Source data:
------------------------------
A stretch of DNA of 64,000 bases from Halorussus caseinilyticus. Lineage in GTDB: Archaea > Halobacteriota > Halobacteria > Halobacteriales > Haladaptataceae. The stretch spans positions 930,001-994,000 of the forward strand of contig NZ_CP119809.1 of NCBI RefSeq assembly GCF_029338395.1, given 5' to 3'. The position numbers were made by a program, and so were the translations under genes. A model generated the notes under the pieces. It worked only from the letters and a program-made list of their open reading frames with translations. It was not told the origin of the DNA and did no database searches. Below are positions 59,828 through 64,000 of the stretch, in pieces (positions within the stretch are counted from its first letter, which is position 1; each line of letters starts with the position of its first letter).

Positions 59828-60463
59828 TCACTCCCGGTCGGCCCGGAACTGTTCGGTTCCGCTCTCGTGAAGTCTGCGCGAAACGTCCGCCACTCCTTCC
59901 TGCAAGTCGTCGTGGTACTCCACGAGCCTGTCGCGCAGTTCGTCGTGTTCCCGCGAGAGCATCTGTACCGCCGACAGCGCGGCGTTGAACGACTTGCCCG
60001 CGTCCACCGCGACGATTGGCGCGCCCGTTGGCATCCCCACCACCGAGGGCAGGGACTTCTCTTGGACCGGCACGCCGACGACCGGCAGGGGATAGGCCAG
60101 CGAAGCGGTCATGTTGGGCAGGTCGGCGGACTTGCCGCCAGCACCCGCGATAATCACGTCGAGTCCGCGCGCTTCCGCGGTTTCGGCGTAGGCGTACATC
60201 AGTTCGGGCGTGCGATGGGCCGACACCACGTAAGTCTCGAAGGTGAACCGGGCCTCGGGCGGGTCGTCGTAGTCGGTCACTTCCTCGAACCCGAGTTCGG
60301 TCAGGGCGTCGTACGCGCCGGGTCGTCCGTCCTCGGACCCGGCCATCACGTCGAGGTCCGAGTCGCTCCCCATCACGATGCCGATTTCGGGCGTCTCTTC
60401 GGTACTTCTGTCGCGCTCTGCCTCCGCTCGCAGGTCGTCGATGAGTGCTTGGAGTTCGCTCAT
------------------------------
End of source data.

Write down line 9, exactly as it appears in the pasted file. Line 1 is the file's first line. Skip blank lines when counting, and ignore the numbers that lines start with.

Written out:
60401 GGTACTTCTGTCGCGCTCTGCCTCCGCTCGCAGGTCGTCGATGAGTGCTTGGAGTTCGCTCAT